The anti-Trump figure skater Adam Rippon, who has been at odds with VP Mike Pence is not having a good Olympics thus far.
He skated a “clean” program during the men’s figure skating event, yet he scored worse than skaters who actually fell down.
Yes, and here’s why.
From USA Today
During the men’s portion of the team figure skating event, Adam Rippon of the United States skated a clean program. OAR’s Mikhail Kolyada and Canada’s Patrick Chan both fell, but scored better than Rippon. My timeline on Twitter went nuts with conspiracy theories and complaints that Rippon was robbed.
Sorry, it’s not that nefarious. It’s actually by design from skating powers that be.
To understand it all, we have to take a trip back to the 2010 Vancouver Olympics, when American Evan Lysacek won gold. The scoring at that time valued clean skating over innovation. Lysacek and his coach Frank Carroll worked the score sheet, taking advantage of 10 percent bonus given to jumps in the second half of the skate. What Lysacek didn’t do was try a quad.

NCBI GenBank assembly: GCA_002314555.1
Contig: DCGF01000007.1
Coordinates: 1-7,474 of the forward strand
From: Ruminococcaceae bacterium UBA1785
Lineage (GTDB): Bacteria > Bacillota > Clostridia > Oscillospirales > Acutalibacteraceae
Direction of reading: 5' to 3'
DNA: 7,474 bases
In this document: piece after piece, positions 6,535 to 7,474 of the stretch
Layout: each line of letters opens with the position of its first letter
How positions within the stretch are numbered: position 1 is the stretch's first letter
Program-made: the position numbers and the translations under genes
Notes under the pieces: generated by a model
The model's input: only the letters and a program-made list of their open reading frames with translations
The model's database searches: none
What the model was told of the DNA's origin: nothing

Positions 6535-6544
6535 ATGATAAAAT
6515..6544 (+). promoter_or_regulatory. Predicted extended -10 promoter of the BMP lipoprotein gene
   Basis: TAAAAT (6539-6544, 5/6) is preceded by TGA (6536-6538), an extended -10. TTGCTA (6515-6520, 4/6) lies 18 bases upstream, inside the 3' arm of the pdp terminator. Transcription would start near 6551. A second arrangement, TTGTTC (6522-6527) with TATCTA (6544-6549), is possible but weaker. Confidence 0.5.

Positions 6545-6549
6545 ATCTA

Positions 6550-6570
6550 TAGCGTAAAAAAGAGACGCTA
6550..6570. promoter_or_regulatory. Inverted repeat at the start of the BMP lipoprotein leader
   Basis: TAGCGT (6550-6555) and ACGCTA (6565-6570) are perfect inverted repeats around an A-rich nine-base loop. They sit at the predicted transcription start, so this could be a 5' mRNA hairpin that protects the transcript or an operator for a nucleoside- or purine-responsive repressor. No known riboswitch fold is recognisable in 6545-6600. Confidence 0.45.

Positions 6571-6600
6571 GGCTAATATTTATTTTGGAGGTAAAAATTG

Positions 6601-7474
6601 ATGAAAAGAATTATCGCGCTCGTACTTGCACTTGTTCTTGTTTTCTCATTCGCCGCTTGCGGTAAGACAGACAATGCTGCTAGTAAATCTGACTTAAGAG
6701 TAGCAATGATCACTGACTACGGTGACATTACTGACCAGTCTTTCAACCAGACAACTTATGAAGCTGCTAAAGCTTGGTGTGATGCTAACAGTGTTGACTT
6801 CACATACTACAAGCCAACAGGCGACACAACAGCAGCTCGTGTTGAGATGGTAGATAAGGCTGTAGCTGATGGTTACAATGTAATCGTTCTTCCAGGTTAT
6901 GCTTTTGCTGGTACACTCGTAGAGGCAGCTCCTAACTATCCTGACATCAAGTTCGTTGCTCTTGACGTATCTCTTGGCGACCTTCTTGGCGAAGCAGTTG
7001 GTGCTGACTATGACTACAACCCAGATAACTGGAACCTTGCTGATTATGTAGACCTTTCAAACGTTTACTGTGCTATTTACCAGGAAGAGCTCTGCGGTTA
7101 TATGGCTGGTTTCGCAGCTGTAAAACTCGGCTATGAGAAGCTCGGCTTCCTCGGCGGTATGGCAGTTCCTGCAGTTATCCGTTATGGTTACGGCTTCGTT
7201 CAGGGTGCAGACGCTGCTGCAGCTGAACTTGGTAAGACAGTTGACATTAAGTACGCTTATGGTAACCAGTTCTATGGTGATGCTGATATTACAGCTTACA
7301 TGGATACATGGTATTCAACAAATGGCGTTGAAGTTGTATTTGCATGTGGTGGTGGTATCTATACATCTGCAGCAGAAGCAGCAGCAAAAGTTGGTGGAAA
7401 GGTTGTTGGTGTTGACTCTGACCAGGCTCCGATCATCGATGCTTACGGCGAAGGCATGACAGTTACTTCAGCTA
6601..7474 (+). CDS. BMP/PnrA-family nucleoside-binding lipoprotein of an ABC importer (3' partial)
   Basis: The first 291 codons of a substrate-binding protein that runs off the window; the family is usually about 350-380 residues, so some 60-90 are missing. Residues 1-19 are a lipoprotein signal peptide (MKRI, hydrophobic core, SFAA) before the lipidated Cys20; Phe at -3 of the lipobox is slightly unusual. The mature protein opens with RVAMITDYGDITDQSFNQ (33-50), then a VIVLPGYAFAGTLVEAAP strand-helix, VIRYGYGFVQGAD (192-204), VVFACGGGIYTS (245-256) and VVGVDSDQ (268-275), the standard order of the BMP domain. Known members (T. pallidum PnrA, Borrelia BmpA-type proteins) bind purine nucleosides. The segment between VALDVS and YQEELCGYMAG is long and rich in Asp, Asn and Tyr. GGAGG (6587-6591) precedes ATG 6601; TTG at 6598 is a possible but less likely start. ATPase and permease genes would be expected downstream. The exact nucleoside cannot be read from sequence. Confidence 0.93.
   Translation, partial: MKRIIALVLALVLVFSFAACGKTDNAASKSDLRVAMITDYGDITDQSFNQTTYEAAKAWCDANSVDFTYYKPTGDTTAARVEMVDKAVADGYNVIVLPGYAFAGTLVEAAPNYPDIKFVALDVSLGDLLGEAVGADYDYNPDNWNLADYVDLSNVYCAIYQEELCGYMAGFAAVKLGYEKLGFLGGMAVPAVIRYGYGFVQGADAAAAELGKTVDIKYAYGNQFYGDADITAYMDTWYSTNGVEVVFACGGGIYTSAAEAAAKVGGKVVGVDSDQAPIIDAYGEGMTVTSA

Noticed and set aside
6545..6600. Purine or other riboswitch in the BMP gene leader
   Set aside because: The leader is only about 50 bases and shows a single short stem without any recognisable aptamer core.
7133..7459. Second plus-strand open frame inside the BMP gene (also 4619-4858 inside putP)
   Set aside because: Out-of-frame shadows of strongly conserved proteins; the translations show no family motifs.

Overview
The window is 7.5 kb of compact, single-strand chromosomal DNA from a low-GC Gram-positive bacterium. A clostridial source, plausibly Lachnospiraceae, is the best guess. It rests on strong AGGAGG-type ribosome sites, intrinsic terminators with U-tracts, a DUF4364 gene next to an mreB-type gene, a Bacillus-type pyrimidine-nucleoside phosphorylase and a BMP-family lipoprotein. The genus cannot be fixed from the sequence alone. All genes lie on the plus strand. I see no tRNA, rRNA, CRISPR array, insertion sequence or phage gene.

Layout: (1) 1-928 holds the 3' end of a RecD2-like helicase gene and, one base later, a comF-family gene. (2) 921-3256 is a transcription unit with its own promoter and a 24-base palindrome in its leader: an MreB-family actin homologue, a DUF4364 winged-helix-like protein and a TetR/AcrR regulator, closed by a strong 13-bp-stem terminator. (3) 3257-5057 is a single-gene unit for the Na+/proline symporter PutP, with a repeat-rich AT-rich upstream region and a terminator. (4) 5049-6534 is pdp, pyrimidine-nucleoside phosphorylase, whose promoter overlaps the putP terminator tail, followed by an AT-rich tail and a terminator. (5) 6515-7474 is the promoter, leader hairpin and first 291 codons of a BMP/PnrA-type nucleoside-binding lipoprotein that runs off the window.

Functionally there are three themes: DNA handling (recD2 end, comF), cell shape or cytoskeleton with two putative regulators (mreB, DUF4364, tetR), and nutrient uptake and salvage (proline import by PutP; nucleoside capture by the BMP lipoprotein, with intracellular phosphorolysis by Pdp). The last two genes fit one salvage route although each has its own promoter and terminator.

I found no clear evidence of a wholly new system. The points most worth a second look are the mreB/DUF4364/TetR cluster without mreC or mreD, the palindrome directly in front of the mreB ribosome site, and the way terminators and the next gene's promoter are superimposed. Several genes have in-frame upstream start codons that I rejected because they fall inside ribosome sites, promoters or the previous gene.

Russia’s Evgeni Plushenko, who performed a quad toe in combination but whose skate wasn’t as clean, was livid. He won the silver medal, but complained that an Olympic champion should do a quad.
The skating world agreed that innovation was needed, and changes were made to the scoring system to reward skaters who tried different and new things. This gets us to today.
If a skater falls on a quad, technical judges take a close look. Did he land it before he fell? They also look closely at what a skater’s foot is doing on landings to make sure it is fully rotated when it lands. The reason quads are such a big deal is because they take so much time to perfect.
Falls are still penalized a point, and the grade of execution — a multiplier adding or subtracting based on how well an element is done — is still applied based on how a jump is done.
For right now, skating prizes innovation, and it’s been rewarded by an arms race of quadruple jumps. But after every Olympics, the International Skating Union will look at scoring and how it awards points. Who knows how we’ll be talking about scoring in 2022?
Source : patriotbeat.com